Key dates in history of National Broadcasting Co.

AP News
Posted: Nov 14, 2009 10:43 AM

Some key dates in NBC's history:

1926: National Broadcasting Co. formed by General Electric Co., Westinghouse Electric Co. and Radio Corporation of America after buying broadcast assets from AT&T. Launches first permanent radio network in United States.

1931: Experimental TV broadcasts begin from atop Empire State Building.

1932: RCA becomes sole owner of NBC.

1939: NBC begins regular television broadcasts in New York, with opening of World's Fair.

1941: NBC and CBS stations in New York get nation's first commercial television licenses.

1943: ABC gets its start after NBC sells one of its two radio networks under pressure from government.

1947: "Meet the Press" premieres.

1948: Comic Milton Berle becomes first television star on "Texaco Star Theater"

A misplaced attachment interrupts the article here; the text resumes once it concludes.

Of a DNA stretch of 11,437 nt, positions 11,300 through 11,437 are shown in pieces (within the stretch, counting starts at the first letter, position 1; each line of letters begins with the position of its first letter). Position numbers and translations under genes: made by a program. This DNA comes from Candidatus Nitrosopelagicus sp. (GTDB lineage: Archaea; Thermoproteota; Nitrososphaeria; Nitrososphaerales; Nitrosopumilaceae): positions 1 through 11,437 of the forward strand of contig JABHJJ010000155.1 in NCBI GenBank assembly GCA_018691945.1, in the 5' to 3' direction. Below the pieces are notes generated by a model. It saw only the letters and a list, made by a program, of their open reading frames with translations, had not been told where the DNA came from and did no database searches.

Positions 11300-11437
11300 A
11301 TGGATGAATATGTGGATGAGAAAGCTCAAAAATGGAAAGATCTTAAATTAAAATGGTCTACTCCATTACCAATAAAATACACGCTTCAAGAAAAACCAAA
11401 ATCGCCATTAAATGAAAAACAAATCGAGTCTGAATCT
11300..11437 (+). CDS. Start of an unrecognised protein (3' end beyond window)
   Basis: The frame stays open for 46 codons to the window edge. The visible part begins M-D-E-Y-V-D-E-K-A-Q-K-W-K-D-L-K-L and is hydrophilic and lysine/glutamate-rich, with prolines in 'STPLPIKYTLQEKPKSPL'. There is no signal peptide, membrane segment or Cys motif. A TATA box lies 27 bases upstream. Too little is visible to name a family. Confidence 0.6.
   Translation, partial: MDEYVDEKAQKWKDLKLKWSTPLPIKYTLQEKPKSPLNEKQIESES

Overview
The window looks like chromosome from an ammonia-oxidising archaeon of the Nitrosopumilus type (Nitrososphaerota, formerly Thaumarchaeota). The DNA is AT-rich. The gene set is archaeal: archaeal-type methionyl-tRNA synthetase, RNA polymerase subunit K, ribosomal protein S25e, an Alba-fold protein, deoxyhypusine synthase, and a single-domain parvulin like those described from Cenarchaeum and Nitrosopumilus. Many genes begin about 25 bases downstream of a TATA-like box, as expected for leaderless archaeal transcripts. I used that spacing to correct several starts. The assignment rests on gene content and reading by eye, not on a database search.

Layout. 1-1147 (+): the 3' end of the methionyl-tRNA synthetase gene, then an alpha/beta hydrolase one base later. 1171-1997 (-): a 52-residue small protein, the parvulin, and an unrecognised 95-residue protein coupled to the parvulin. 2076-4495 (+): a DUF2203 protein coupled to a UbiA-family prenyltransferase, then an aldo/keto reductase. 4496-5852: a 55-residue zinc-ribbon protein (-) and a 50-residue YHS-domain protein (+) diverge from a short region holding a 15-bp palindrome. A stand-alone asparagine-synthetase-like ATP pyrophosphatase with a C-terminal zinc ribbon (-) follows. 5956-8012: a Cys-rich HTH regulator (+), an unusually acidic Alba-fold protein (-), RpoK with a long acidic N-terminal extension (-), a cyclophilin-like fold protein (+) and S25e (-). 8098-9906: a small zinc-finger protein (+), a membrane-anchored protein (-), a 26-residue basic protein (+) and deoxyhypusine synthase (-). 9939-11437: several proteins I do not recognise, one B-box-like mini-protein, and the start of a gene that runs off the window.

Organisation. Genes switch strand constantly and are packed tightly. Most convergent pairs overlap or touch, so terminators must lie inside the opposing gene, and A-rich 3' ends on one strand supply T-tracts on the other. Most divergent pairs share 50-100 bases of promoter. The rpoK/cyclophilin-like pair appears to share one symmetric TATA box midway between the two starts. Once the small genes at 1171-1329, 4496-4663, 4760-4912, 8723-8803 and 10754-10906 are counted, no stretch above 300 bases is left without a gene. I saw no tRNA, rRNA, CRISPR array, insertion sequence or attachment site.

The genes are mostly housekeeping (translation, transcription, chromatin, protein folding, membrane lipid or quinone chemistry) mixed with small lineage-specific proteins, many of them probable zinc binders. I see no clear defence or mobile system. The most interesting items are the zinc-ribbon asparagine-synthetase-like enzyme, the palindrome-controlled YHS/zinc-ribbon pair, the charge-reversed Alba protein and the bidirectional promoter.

1948: Television ownership reaches 1 million.

1950: Trademark granted for three-note NBC chimes.

1952: Launch of "Today," first network early-morning news show.

1954: NBC makes first coast-to-coast color broadcast. "The Tonight Show" debuts with Steve Allen.

1962: Johnny Carson becomes "Tonight" host.

1964: NBC broadcasts its first Olympic Games.

1975: "Saturday Night Live" debuts.

1984: "The Cosby Show" debuts, becomes TV's biggest hit.

1986: GE restores its ties to NBC, becoming its owner after acquiring RCA.

1989: "Seinfeld" debuts.

1994: "ER" and "Friends" debut, making NBC's Thursday "must-see TV."

1995: Network launches

1996: NBC and Microsoft Corp. launch MSNBC on cable TV and Internet.

2002: NBC acquires Spanish-language broadcaster Telemundo and entertainment cable network Bravo.

2004: NBC Universal formed after merger with Vivendi Universal Entertainment.

2007: Jeff Zucker named president and chief executive.

2008: Launch of Hulu, online video joint venture with Fox network owner News Corp. ABC later joins.

2009: NBC, fourth in ratings with desires to pare down the costs of producing scripted shows, brings Jay Leno to prime time in bold move.

Sources: NBC, AP research